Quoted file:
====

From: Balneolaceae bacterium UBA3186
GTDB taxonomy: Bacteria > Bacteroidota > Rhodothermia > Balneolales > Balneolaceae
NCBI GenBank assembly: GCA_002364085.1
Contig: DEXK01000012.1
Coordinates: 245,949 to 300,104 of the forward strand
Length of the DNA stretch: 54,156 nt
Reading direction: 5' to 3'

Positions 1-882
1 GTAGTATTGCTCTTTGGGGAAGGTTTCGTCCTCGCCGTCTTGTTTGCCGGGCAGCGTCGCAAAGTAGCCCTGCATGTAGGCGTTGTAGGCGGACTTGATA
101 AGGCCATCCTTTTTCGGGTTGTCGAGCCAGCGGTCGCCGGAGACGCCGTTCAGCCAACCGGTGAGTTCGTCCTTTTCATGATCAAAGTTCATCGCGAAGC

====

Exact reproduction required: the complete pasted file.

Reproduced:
From: Balneolaceae bacterium UBA3186
GTDB taxonomy: Bacteria > Bacteroidota > Rhodothermia > Balneolales > Balneolaceae
NCBI GenBank assembly: GCA_002364085.1
Contig: DEXK01000012.1
Coordinates: 245,949 to 300,104 of the forward strand
Length of the DNA stretch: 54,156 nt
Reading direction: 5' to 3'

Positions 1-882
1 GTAGTATTGCTCTTTGGGGAAGGTTTCGTCCTCGCCGTCTTGTTTGCCGGGCAGCGTCGCAAAGTAGCCCTGCATGTAGGCGTTGTAGGCGGACTTGATA
101 AGGCCATCCTTTTTCGGGTTGTCGAGCCAGCGGTCGCCGGAGACGCCGTTCAGCCAACCGGTGAGTTCGTCCTTTTCATGATCAAAGTTCATCGCGAAGC